Van Nuys Employment Attorneys

The trial attorneys of the Akopyan Law Firm A.P.C. stand ready to fight for both employers and employees in Van Nuys, California.

Van Nuys, California

Van Nuys is one of the larger neighborhoods in the City of Los Angeles.  It is situated in the center of the San Fernando Valley and is home to more than 110,000 Angelenos.  It covers approximately nine square miles, and encompasses the following zip codes: 91316, 91401, 91402, 91403, 91405, 91406, 91411, 91423, and 91436.  Van Nuys is home to the Van Nuys Airport, which is one of two main airports in the San Fernando Valley.  Van Nuys was founded in 1911 and named for one of its developers, Isaac Newton Van Nuys.  Van Nuys was annexed by Los Angeles on May 22, 1915, after the Los Angeles Aqueduct was completed.  Van Nuys became the Valley’s satellite Los Angeles municipal civic center with the 1932 Valley Municipal Building (Van Nuys City Hall) starting the present-day Government Center complex of government services buildings. It is the central hub for the San Fernando Valley. The Van Nuys Train Depot, built in 1936, is a historic Art Deco building that served as a train station. Although it no longer serves as a train station, it stands as a testament to the neighborhood’s past. Van Nuys has a significant aviation history. During World War II, the Van Nuys Airport was a key facility for training military pilots. Today, it’s one of the busiest general aviation airports in the world. The Motion Picture and Television Fund’s Wasserman Campus in Woodland Hills, near Van Nuys, has been a popular location for filming. It features soundstages and has been used for various productions. The Akopyan Law Firm A.P.C. is headquartered in the City of Los Angeles which is minutes away from Van Nuys.  Thus, the Akopyan Law Firm, A.P.C. offers legal services to both employees and employers in the Van Nuys area.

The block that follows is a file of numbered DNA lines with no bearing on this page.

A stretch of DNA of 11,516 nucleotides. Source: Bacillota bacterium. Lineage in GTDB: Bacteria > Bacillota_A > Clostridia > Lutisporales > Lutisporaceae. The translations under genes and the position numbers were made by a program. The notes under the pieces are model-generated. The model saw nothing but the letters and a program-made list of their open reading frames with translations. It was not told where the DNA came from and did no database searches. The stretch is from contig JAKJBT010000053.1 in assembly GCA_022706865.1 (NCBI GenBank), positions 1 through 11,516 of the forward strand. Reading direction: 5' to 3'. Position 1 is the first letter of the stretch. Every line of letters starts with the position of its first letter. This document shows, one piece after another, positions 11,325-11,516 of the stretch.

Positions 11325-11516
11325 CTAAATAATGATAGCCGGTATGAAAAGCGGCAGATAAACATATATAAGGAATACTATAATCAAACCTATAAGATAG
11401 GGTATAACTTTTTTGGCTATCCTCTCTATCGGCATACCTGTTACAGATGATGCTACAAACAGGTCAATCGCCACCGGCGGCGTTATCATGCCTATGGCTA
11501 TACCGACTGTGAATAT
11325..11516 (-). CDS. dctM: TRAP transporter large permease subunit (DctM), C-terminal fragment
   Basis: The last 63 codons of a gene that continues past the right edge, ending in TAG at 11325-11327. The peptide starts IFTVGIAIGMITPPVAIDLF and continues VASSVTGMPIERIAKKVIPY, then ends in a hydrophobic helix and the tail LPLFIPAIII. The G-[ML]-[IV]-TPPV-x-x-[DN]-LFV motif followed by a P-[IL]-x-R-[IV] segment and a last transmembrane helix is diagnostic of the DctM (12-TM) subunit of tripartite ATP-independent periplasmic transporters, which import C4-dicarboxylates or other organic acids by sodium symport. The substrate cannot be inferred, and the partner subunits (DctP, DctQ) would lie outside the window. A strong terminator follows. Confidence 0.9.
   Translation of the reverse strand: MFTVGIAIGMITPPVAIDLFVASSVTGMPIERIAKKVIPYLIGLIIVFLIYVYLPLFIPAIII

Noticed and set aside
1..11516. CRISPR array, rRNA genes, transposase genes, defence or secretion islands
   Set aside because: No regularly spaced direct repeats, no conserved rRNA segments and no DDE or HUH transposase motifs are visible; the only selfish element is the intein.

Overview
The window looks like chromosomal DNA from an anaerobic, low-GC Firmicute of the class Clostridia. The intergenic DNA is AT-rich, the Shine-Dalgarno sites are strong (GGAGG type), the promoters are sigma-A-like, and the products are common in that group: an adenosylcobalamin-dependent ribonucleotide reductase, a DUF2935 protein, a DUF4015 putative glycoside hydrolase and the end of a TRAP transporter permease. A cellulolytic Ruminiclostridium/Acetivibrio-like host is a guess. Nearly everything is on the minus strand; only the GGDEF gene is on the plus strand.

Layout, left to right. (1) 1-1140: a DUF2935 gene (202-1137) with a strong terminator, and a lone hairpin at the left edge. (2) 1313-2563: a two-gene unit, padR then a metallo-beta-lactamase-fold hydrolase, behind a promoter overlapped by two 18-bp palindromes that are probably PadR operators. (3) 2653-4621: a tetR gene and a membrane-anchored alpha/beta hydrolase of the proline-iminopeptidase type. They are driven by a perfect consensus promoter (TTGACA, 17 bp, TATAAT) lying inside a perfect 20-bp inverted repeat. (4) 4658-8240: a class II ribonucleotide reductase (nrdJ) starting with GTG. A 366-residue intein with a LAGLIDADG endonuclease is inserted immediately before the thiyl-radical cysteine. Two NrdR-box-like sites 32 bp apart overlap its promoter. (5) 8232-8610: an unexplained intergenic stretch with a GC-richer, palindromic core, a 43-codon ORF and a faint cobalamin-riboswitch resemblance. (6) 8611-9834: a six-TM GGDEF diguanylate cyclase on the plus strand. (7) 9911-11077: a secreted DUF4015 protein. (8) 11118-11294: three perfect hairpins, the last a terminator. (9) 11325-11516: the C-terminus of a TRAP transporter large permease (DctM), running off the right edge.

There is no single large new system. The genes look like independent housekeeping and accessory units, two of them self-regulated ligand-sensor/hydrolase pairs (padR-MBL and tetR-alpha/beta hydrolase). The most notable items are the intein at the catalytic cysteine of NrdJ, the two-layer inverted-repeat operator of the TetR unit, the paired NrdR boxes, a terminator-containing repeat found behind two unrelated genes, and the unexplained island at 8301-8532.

The Best Employment Lawyers in Van Nuys

Van Nuys, with its central location, offers its residents a plethora of options when it comes to legal services. However, the abundance of choices can make finding the right lawyer a daunting task, especially in cases involving employment law. The challenge lies in distinguishing the ideal attorney from the sea of options, exacerbated by the constant barrage of attention-grabbing radio ads and billboard advertisements. While some may resort to online searches like “Van Nuys employment lawyer” or “best Van Nuys attorney,” these often yield paid advertisements from lawyers who prioritize marketing over substance. At the Akopyan Law Firm, A.P.C., we offer a refreshing alternative. Each of our attorneys boasts nearly two decades of experience in employment law, with a proven track record of success for both employers and employees. We prioritize quality over quantity and dedicate our time to the courtroom, vigorously defending our clients’ rights instead of recording catchy radio ads. We believe actions speak louder than words, and we are more than willing to provide client references upon request. You can also validate our credentials through online reviews. With offices located just minutes away from Van Nuys, we are well-prepared to provide residents with the highest caliber legal representation. Trust the Akopyan Law Firm for your employment law needs.